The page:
Starting the season of giving

Starting the season of giving

Starting the season of giving

This week a news report spoke of the challenge many people are having making ends meet.  Food banks are being accessed at record levels, and countries around the world are feeling the impact of global warming on food supply.  It’s easy to feel overwhelmed. Instead, I chose to focus on appreciation for what I do have, the ability to extend some of that abundance to others.Inside the entrance of Landing Strong, we’ve planted a magic giving tree.  Under it, are placed a few donations for the local food bank.  It’s our hope that these few items will multiply to the point where food spills out into the lobby.  We invite you to contribute to its growth.  When the world feels too big, just remember how small efforts can create a ripple effect of positivity.Happy December,

Belinda Seagram, Ph.D., R. Psych.Executive Director, Landing StrongPS. Please don’t forget to enroll now for upcoming programs: Date Night Thursday, December 8 from 6pm-9pmMaintaining Health Thursday, December 15 from 9am-3pmStop Faking Good Start Feeling Good: Emotions Management          Co-ed group starts Wednesday, January 11 and runs for five weeks          Women’s only group starts Friday, January 13 and runs for five weeksCreating Confidence and Clarifying Strengths          Starts Tuesday, January 10 and runs for five weeksManaging the Cultural Divide          Starts Thursday, January 12 and runs for five weeks All programs are being offered in person. Please let us know if you have interest in on-line delivery for any of our programs and if we have enough people we will offer on-line as well.

I am not enough

I am not enough

I am not enough.

It’s belief that many people with PTSD hold. A wish that somehow, they could have/should have done more. It’s only by seeing the enormity of a problem that we are able to truly appreciate how big it is. Suddenly our efforts feel small.Those who are injured in war or times of conflict tend to be quite silent about their experiences. So deep runs the shame that they wanted to do more. Recently a veteran shared a wonderful Helen Hayes quote with me:We relish stories of our heroes, forgetting that we are extraordinary to someone too.If you were injured in service to your country, whether at home or overseas, you have been part of a united contribution that defines the Canada we are proud to call home. We can never truly know how efforts may have shaped our lives. Your contributions did matter, and you are someone’s hero.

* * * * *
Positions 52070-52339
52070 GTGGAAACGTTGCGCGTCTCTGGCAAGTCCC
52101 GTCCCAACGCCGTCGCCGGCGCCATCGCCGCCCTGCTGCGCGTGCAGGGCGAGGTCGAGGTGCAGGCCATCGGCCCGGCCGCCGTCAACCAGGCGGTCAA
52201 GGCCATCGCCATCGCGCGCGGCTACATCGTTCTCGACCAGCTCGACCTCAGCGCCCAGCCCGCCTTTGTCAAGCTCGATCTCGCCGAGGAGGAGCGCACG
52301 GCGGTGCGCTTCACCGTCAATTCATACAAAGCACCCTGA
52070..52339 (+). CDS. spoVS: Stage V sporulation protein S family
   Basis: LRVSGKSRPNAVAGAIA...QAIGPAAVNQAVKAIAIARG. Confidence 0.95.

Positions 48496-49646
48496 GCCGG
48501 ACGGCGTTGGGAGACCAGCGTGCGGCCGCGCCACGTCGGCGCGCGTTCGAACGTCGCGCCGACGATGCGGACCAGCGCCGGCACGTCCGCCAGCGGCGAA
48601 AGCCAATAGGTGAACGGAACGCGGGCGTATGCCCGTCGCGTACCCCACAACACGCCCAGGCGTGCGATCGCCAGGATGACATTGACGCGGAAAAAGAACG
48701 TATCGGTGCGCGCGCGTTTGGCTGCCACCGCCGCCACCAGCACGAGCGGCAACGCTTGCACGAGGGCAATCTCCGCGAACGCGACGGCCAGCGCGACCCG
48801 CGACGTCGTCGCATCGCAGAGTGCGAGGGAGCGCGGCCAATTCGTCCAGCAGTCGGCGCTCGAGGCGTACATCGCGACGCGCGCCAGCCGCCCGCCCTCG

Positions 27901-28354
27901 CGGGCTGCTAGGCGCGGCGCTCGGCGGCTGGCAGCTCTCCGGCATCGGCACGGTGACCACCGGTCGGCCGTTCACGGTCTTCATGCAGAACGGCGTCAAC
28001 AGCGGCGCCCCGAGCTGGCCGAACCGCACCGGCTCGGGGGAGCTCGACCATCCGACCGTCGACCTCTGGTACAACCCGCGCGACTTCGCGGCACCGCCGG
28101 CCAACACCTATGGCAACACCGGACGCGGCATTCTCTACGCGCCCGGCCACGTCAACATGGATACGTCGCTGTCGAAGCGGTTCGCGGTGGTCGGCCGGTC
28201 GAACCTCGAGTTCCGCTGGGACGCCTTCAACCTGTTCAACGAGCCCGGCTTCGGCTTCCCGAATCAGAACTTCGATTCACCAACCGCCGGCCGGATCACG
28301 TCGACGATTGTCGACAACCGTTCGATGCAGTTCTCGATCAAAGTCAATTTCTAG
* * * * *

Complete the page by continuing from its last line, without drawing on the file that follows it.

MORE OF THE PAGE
Warm regards,

Belinda Seagram, Ph.D., R. Psych.Executive Director, Landing Strong

Two steps forward, one step back

Two steps forward, one step back

They may reappear when you least expect it.  Just when things were getting better, a symptom returns, reminding you of a past that you had hoped was left behind. 

What does it mean when old symptoms reappear?  

Even when you’re working hard on your recovery, it’s normal for symptoms to occasionally come back.  

It’s really hard to feel like you’re not making forward progress, or that you’re not recovering even though you’re doing the work.  But we know that recovery isn’t linear.  Our symptoms serve as indicators that our total load has crept up higher than is healthy.  By paying attention to it, we are able to examine the areas of our life that need to be addressed.  

There’s a lot of background stress these days, so don’t be surprised if the buffer is thin.  The amount of stress we can handle under normal conditions isn’t the same as what we can handle during challenging times.  Instead of judging ourselves, let’s try to practice compassion.  See if there is anything you can do to lighten your load, and remember… this too shall pass.  

Warm regards,

Belinda Seagram, Ph.D., R. Psych.
Executive Director, Landing Strong

Keeping your head above water

Keeping your head above water

I’m not a surfer, but I have a world of respect for those who have mastered the skill. It’s a sport that’s both thrilling, and terrifying.  

We took a family trip to Florida once, and devoted ourselves to learning to surf.  I did manage to get up a few times, but when I fell off, I wasn’t prepared for the crushing blow of the waves that snuck up from behind, pummeling me further under.  Just as I was coming up for air,  a massive wave would crash on top of me, leaving me coughing, disoriented, and gasping.  I just couldn’t catch my breath.

In many ways, recent news has been like that.  Just when we think we’re starting to get a handle on the latest events, another wave comes pounding down upon us, leaving us reeling. Canada (and Nova Scotia) has suffered another devastating loss with the recent crash of a Cyclone helicopter off the coast of Greece.  Our hearts and prayers extend the the families of those who who were on that flight.  The military is an extended family, and any losses or injuries cut deeply.

If we didn’t care, it wouldn’t hurt so much.

I don’t recall a time when there have been so many repeated waves of challenge and tragedy in such a short space of time.  At least not in my generation…and not in this country.

It’s important to acknowledge that there’s a backdrop to all of these current events.  Personal challenges or struggles each of us face in our immediate circles.  Family members who are sick or struggling, losses that people can’t formally grieve, economic hardship and uncertainty.